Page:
Almost everyone has experienced the Doppler effect, though perhaps without knowing what causes it. For example, if one is standing on a street corner and an ambulance approaches with its siren blaring, the sound of the siren steadily gains in pitch as it comes closer. Then, as it passes, the pitch suddenly lowers perceptibly. This is an example of the Doppler effect: the change in the observed frequency of a wave when the source of the wave is moving with respect to the observer. The Doppler effect, which occurs both in sound and electromagnetic waves—including light waves—has a number of applications. Astronomers use it, for instance, to gauge the movement of stars relative to Earth. Closer to home, principles relating to the Doppler effect find application in radar technology. Doppler radar provides information concerning weather patterns, but some people experience it in a less pleasant way: when a police officer uses it to measure their driving speed before writing a ticket.
HOW IT WORKS
Wave Motion and Its Properties
Sound and light are both examples of energy, and both are carried on waves. Wave motion is a type of harmonic motion that carries energy from one place to another without actually moving any matter. It is related to oscillation, a type of harmonic motion in one or more dimensions. Oscillation involves no net movement, only movement in place; yet individual points in the wave medium are oscillating even as the overall wave pattern moves.
The term periodic motion, or movement repeated at regular intervals called periods, describes the behavior of periodic waves—waves in which a uniform series of crests and troughs follow each other in regular succession. A period (represented by the symbol T) is the amount of time required to complete one full cycle of the wave, from trough to crest and back to trough.
Period is mathematically related to several other aspects of wave motion, including wave speed, frequency, and wavelength. Frequency (abbreviated f) is the number of waves passing through a given point during the interval of one second. It is measured in Hertz (Hz), named after nineteenth-century German physicist Heinrich Rudolf Hertz (1857-1894), and a Hertz is equal to one cycle of oscillation per second. Higher frequencies are expressed in terms of kilohertz (kHz; 103 or 1,000 cycles per second); megahertz (MHz; 106 or 1 million cycles per second); and gigahertz (GHz; 109 or 1 billion cycles per second.) Wavelength (represented by the symbol X, the Greek letter lambda) is the distance between a crest and the adjacent crest, or a trough and an adjacent trough, of a wave. The higher the frequency, the shorter the wavelength.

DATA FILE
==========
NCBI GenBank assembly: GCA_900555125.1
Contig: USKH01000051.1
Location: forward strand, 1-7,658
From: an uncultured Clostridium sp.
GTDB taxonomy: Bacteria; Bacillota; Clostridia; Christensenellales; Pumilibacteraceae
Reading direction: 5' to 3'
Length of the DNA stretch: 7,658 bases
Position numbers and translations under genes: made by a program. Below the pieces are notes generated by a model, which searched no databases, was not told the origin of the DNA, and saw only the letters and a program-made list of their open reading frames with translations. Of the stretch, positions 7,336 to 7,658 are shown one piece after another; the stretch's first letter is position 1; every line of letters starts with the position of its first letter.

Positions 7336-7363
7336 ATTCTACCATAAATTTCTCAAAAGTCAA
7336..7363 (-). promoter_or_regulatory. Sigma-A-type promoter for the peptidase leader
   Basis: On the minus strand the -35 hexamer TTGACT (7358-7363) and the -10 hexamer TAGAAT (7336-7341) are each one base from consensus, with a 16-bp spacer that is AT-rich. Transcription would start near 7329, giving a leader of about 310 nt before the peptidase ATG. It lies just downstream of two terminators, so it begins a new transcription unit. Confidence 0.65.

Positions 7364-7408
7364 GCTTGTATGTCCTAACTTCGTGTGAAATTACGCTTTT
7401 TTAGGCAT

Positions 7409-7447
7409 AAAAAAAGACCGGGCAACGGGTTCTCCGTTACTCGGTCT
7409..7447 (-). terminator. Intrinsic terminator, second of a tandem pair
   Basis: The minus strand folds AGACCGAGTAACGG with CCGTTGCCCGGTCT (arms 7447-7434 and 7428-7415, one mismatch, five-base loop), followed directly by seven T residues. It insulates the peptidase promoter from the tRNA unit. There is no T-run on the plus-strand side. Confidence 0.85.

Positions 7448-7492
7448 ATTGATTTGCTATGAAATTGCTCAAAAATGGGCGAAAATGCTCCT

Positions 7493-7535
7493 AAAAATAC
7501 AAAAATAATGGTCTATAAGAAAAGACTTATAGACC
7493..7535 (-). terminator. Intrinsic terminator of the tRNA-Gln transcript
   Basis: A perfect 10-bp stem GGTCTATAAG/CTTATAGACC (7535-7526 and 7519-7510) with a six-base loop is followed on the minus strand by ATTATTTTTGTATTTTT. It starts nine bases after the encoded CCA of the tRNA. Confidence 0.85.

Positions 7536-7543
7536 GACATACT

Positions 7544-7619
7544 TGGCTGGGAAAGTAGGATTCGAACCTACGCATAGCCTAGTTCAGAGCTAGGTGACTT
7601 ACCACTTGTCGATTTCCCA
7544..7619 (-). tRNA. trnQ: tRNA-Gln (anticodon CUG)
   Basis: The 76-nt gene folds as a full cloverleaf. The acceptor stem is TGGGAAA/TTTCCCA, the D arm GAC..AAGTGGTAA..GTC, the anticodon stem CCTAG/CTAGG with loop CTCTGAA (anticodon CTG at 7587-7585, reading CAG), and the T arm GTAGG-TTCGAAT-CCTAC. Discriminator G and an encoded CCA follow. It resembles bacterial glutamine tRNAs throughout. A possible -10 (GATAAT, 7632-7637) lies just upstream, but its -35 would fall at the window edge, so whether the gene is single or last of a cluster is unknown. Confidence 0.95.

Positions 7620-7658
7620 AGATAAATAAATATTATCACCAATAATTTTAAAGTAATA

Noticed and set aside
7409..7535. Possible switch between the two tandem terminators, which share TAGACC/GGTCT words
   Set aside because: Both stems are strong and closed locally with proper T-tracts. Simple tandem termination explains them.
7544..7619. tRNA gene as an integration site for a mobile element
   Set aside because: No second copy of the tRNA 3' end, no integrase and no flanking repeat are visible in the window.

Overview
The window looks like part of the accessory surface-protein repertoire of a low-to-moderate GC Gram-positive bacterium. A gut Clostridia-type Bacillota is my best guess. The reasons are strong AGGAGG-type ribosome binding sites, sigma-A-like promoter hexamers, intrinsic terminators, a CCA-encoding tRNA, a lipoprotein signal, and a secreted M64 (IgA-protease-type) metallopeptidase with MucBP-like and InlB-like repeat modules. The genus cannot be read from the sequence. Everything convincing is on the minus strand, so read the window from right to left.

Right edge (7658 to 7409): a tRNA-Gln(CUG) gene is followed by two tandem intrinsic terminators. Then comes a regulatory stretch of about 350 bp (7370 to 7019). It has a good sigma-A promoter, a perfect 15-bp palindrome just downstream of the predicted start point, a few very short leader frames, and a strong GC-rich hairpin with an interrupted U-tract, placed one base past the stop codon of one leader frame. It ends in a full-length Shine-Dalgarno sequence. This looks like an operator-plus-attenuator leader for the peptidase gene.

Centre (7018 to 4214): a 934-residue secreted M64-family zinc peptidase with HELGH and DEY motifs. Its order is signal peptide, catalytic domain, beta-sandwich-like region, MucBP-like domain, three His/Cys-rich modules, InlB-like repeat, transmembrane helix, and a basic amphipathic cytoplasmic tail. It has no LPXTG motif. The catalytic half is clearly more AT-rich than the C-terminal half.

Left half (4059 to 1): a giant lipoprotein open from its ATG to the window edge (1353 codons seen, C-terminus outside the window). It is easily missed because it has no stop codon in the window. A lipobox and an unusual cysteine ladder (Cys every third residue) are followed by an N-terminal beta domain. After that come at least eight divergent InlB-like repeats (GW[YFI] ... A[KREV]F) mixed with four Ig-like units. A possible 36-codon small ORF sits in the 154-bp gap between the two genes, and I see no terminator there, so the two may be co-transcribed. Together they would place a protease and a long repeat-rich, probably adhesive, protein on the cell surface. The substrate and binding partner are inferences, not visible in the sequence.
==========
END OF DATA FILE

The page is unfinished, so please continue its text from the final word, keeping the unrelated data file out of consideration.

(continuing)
Amplitude, though mathematically independent from the parameters discussed, is critical to the understanding of sound. Defined as the maximum displacement of a vibrating material, amplitude is the “size” of a wave. The greater the amplitude, the greater the energy the wave contains: amplitude indicates intensity, which, in the case of sound waves, is manifested as what people commonly call “volume.” Similarly, the
amplitude of a light wave determines the intensity of the light.
Frame of Reference
A knowledge of the fundamentals involved in wave motion is critical to understanding the Doppler effect; so, too, is an appreciation of another phenomenon, which is as much related to human psychology and perception as it is to physics. Frame of reference is the perspective of an observer with regard to an object or event. Things may look different for one person in one frame of reference than they do to someone in another.
For example, if you are sitting across the table from a friend at lunch, and you see that he has a spot of ketchup to the right of his mouth, the tendency is to say, “You have some ketchup right here”—and then point to the left of your own mouth, since you are directly across the table from his right. Then he will rub the left side of his face with his napkin, missing the spot entirely, unless you say something like, “No— mirror image.” The problem is that each of you has a different frame of reference, yet only your friend took this into account.
Physicists often speak of relative motion, or the motion of one object in relation to another. For instance, the molecules in the human body are in a constant state of motion, but they are not moving relative to the body itself: they are moving relative to one another.
On a larger scale, Earth is rotating at a rate of about 1,000 MPH (1,600 km/h), and orbiting the Sun at 67,000 MPH (107,826 km/h)—almost three times as fast as humans have ever traveled in a powered vehicle. Yet no one senses the speed of Earth’s movement in the way that one senses the movement of a car—or, indeed, the way the astronauts aboard Apollo 11 in 1969 perceived that their spacecraft was moving at about 25,000 MPH (40,000 km/h). In the case of the car or the spacecraft, movement can be perceived in relation to other objects: road signs and buildings on the one hand, Earth and the Moon on the other. But humans have no frame of reference from which to perceive the movement of Earth itself.